I-Team

I-Team: Race is on to solve the mystery of unknown materials

LAS VEGAS - A global scramble is underway to identify and perhaps replicate unidentified mystery materials that have been collected at multiple sites around the world.

A few of the samples have defied analysis by leading scientists, who say they don't know how the material was engineered, or why, or by whom?

Some of the metamaterial was allegedly collected in connection with UFO incidents, which gives the whole endeavor an otherworldly glow.

For years, the Pentagon secretly studied the seemingly impossible abilities of unknown craft captured in military videos.

Scientists now want to know if the materials used in these mystery aircraft allow them to do what they do. For years, one of the secret studies was carried out by BAASS (Bigelow Aerospace Advanced Space Studies), a Las Vegas operation hidden within Bigelow Aerospace.

Documents first reported by the I-Team show that BAASS landed a contract with the DIA (Defense Intelligence Agency), and one of the objectives was to study so called metamaterials, as well as futuristic technologies.

"It was a multilayered bismuth and magnesium sample. Bismuth layers less than a human hair. Magnesium samples about 10 times the size of a human hair, supposedly picked up in the crash retrieval of an advanced aerospace vehicle. It looks like it's been in a crash," said Dr. Hal Puthoff, with the Institute for Advanced Studies during a presentation in Las Vegas.

In June, physicist Hal Puthoff came pretty close to saying that the weird wedge of metamaterial came from a crashed saucer, but he can't know for sure. Puthoff and his colleague Dr. Eric Davis are on the cutting edge of attempts to identify an assortment of bits and pieces that are seemingly beyond anything we can create.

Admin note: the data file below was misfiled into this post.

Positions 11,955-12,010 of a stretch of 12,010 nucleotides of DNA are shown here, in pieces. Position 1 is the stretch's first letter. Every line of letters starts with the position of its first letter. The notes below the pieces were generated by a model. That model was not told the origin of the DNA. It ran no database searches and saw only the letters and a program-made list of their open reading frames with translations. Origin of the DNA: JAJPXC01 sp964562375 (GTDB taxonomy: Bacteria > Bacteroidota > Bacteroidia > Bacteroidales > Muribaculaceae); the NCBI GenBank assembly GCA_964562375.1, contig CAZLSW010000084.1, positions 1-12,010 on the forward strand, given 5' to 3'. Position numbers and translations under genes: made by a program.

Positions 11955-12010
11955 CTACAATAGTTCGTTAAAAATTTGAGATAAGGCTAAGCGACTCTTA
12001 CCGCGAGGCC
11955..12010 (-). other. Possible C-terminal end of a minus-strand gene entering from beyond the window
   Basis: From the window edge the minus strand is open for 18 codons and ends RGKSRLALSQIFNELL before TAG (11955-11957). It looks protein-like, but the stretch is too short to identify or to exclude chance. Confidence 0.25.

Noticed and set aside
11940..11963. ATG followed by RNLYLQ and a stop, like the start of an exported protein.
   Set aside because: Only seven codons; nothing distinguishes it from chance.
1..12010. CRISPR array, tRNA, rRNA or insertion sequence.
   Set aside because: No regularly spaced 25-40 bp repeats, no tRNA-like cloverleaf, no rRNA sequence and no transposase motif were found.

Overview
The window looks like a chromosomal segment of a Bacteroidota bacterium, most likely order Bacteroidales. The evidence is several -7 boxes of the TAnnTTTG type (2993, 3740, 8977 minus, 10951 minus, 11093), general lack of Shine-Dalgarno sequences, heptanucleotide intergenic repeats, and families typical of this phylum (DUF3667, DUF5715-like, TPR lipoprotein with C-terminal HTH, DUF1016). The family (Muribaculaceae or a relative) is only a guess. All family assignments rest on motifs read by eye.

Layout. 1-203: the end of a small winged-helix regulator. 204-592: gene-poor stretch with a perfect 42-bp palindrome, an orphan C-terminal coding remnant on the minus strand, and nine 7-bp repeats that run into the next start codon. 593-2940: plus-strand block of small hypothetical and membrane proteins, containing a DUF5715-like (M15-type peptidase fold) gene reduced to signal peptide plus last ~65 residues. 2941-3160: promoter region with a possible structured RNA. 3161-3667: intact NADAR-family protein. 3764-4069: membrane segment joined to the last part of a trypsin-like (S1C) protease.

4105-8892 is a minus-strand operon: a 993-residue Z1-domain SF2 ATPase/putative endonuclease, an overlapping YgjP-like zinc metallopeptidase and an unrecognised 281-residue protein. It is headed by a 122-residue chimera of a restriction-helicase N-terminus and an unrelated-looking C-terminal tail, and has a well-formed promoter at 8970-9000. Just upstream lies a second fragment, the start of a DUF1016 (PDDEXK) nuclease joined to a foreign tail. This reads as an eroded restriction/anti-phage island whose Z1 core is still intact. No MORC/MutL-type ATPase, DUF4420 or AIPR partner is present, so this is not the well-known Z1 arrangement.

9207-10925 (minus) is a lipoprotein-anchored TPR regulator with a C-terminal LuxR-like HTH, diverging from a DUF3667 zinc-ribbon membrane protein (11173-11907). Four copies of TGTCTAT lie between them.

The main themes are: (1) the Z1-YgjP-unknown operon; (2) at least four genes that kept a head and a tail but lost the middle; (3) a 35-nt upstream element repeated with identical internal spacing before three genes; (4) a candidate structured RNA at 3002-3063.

This one sample is engineered in layers thinner than microns, through a process unknown on earth, and for a purpose we can only guess.

"Nowhere could we find any evidence that anybody ever made one of these when we talked to people in the materials field who should know, they said we don't know why anybody would want to make anything like this," Dr. Puthoff said.

Astrophysicist Dr. Jacques Vallee has been analyzing mystery materials since the 80s, often using the technical expertise of Stanford University and Silicon Valley to unravel unknown samples acquired from all over the world. Vallee pointedly steers clear of any military funding and he's shared his findings at public conferences.

"We have multiple samples from multiple sources, a wide range of variety and integrity," said Lue Elizondo, To The Stars Academy.

These days, former intelligence officer Lue Elizondo helps to collect and protect unknown chunks for To The Stars Academy. Before that, he ran AATIP (Advanced Aviation Threat Identification Program), the Pentagon's secret UFO study. The same one which released the now famous videos of encounters between Navy pilots and the mystery machines dubbed the Tic Tac and Gimbal UFOs.

This summer, To The Stars launched ADAM, its own effort to find and study pieces of material that may have been stashed for decades after being retrieved from the sites of close encounters. Elizondo says there are legitimate reasons why the military, and now private groups, are now in  a race to figure out these materials.

"What our international efforts are to potentially -- and I say potentially, I'm not saying we're doing this, maybe to replicate that technology or to reverse engineer that technology. Now you're getting into sensitivities you don't necessarily want everyone to be privy to," Elizondo said in a June 2018 interview with the I-Team.

When the New York Times broke its story last year about the Pentagon's UFO story, it reported that a sample of mystery material was secretly stored at Bigelow aerospace. Managers of that program told the I-Team that while they are familiar with some of the metamaterial samples, none were ever stashed in Las Vegas.


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